10,277 results for ResearchCommons@Waikato

  • The Islamic law of war: justifications and regulations [Book Review]

    Drury, Abdullah (2012-01)

    Journal article
    University of Waikato

    This article reviews the book 'The Islamic law of war: justifications and regulations', by Ahmed Al-Dawoody.

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  • Women, war and hypocrites: studying the Qur'an [Book Review]

    Drury, Abdullah (2012-01)

    Journal article
    University of Waikato

    This article reviews the book 'Women, war and hypocrites: studying the Qur'an', by Robert A. Campbell.

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  • The Muslims of medieval Italy [Book Review]

    Drury, Abdullah (2012-01)

    Journal article
    University of Waikato

    This article reviews the book 'The Muslims of medieval Italy', by Alex Metcalfe.

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  • Universal dimensions of Islam: studies in comparative religion [Book Review]

    Drury, Abdullah (2012-01)

    Journal article
    University of Waikato

    This article reviews the book 'Universal dimensions of Islam: studies in comparative religion', edited by Patrick Laude.

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  • Islam and contemporary civilization: evolving ideas, transforming relations [Book Review]

    Drury, Abdullah (2012-03)

    Journal article
    University of Waikato

    This article reviews the book 'Islam and contemporary civilization: evolving ideas, transforming relations', by Halim Rane.

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  • Time in Early Modern Islam: Calendar, Ceremony, and Chronology in the Safavid, Mughal and Ottoman Empires [Book Review]

    Drury, Abdullah (2013-07)

    Journal article
    University of Waikato

    This article reviews the book 'Time in Early Modern Islam: Calendar, Ceremony, and Chronology in the Safavid', Mughal and Ottoman Empires, by Stephen P. Blake.

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  • Islam on the Move: The Tablighi Jama'at in Southeast Asia [Book Review]

    Drury, Abdullah (2013-10)

    Journal article
    University of Waikato

    This article reviews the book 'Islam on the Move: The Tablighi Jama’at in Southeast Asia', by Farish A. Noor.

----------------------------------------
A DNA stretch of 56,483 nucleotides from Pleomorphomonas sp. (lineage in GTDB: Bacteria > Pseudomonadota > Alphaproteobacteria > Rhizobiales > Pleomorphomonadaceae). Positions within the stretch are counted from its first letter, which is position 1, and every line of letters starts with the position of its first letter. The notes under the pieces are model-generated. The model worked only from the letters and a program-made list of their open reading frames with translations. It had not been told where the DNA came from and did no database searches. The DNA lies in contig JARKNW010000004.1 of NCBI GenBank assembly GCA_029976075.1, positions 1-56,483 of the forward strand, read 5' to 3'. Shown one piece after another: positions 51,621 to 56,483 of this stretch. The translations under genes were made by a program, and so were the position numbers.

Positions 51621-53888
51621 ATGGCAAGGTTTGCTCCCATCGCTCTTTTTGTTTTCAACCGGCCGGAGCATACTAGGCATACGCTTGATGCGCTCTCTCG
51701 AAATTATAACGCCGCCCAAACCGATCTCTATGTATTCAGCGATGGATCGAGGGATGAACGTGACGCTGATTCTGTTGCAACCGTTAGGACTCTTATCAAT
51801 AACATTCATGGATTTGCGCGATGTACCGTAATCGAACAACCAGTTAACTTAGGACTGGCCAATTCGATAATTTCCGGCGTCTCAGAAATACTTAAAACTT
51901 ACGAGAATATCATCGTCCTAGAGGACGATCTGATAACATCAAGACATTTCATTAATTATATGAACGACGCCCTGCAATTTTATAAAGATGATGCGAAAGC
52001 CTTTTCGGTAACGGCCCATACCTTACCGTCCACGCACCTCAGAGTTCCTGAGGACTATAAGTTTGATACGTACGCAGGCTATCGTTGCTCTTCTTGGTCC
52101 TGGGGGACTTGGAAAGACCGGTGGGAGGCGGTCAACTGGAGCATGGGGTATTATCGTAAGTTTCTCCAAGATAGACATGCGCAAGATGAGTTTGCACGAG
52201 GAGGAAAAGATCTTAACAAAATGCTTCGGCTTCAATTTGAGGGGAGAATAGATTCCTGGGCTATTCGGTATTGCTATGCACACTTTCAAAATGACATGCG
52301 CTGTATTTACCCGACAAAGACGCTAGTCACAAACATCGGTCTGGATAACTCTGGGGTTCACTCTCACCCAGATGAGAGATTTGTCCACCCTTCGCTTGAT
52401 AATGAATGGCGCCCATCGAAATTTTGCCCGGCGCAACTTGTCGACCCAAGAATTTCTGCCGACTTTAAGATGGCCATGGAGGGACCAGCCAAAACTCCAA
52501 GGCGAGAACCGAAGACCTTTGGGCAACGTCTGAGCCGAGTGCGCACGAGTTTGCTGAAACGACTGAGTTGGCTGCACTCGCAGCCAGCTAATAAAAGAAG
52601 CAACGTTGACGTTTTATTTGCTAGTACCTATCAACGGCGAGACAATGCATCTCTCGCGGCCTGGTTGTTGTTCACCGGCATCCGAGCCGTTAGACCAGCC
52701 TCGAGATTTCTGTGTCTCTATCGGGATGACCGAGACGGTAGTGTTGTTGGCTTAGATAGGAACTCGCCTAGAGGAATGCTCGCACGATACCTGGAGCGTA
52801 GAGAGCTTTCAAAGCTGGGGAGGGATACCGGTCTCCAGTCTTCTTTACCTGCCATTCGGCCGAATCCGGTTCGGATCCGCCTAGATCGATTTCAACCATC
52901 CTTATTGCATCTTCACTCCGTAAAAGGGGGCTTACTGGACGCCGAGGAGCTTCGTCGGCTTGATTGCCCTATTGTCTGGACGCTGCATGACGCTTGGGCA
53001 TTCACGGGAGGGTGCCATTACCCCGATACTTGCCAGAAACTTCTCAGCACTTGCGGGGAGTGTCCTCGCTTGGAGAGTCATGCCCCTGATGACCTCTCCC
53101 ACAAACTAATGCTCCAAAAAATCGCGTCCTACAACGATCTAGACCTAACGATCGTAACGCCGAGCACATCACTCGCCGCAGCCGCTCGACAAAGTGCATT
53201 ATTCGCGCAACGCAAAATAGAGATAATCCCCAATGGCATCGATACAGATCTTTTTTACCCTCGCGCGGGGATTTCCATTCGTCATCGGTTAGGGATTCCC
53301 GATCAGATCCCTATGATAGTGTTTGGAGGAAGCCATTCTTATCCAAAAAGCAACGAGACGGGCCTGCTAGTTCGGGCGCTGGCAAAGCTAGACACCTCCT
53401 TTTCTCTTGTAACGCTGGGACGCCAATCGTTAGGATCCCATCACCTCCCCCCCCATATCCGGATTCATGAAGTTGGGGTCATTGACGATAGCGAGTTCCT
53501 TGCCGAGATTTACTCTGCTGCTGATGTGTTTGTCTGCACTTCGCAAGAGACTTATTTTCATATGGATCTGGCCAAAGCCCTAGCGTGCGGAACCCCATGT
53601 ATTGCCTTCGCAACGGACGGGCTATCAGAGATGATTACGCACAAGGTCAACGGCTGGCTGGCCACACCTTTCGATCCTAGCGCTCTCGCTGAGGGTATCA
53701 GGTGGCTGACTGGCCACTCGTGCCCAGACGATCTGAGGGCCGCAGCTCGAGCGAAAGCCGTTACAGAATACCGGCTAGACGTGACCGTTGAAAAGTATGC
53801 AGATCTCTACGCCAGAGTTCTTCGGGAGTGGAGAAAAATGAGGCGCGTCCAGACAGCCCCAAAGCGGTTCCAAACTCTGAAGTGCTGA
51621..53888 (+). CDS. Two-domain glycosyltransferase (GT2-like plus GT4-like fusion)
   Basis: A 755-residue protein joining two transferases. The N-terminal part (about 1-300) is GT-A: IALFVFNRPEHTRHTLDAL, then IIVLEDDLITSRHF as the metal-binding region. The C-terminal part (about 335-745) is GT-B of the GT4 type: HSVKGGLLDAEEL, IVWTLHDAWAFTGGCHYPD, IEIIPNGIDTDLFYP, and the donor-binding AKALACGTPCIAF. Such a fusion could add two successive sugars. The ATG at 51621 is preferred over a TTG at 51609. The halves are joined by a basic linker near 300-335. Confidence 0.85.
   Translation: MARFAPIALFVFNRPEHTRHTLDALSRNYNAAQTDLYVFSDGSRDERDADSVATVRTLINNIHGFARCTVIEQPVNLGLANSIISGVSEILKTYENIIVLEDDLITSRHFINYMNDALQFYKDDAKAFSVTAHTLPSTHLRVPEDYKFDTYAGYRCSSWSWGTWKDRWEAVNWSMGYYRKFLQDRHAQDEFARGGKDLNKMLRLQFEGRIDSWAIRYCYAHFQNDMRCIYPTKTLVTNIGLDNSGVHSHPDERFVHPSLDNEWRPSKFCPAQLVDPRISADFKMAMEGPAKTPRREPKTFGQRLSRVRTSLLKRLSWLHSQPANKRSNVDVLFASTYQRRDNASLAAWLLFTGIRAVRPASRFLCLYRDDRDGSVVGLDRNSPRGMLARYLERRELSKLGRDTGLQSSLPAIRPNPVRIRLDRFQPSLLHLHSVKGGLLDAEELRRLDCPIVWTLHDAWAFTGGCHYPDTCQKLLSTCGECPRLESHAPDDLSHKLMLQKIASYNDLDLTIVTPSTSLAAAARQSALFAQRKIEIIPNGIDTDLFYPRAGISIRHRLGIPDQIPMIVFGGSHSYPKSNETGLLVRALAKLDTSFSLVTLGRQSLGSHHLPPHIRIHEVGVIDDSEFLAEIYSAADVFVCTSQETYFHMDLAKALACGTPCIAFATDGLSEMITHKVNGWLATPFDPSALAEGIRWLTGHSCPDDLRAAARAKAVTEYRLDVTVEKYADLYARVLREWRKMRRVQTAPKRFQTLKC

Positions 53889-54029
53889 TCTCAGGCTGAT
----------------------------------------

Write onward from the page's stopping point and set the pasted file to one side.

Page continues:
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  • The Role of the Arab-Islamic World in the Rise of the West: Implications for Contemporary Trans-Cultural Relations [Book Review]

    Drury, Abdullah (2013-07)

    Journal article
    University of Waikato

    This article reviews the book 'The Role of the Arab-Islamic World in the Rise of the West: Implications for Contemporary Trans-Cultural Relations', edited by Nayef R. F. Al-Rodhan.

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  • Religious conversions in the Mediterranean world [Book Review]

    Drury, Abdullah (2014-06)

    Journal article
    University of Waikato

    This article reviews the book 'Religious conversions in the Mediterranean world', edited by Nadia Marzouki and Oliver Roy.

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  • The Emergence of Islam in Late Antiquity: Allah and His People [Book Review]

    Drury, Abdullah (2014-06)

    Journal article
    University of Waikato

    This article reviews the book 'The Emergence of Islam in Late Antiquity: Allah and His People', by Aziz Al-Azmch.

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  • Efficient quantile regression for heteroscedastic models

    Jung, Yoonsuh; Lee, Yoonkyung; MacEachern, Steve N, (2015)

    Journal article
    University of Waikato

    Quantile regression (QR) provides estimates of a range of conditional quantiles. This stands in contrast to traditional regression techniques, which focus on a single conditional mean function. Lee et al. [Regularization of case-specific parameters for robustness and efficiency. Statist Sci. 2012;27(3):350–372] proposed efficient QR by rounding the sharp corner of the loss. The main modification generally involves an asymmetric ℓ₂ adjustment of the loss function around zero. We extend the idea of ℓ₂ adjusted QR to linear heterogeneous models. The ℓ₂ adjustment is constructed to diminish as sample size grows. Conditions to retain consistency properties are also provided.

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  • Part of the problem and part of the solution? Non-state armed groups and humanitarian norms in Burma/Myanmar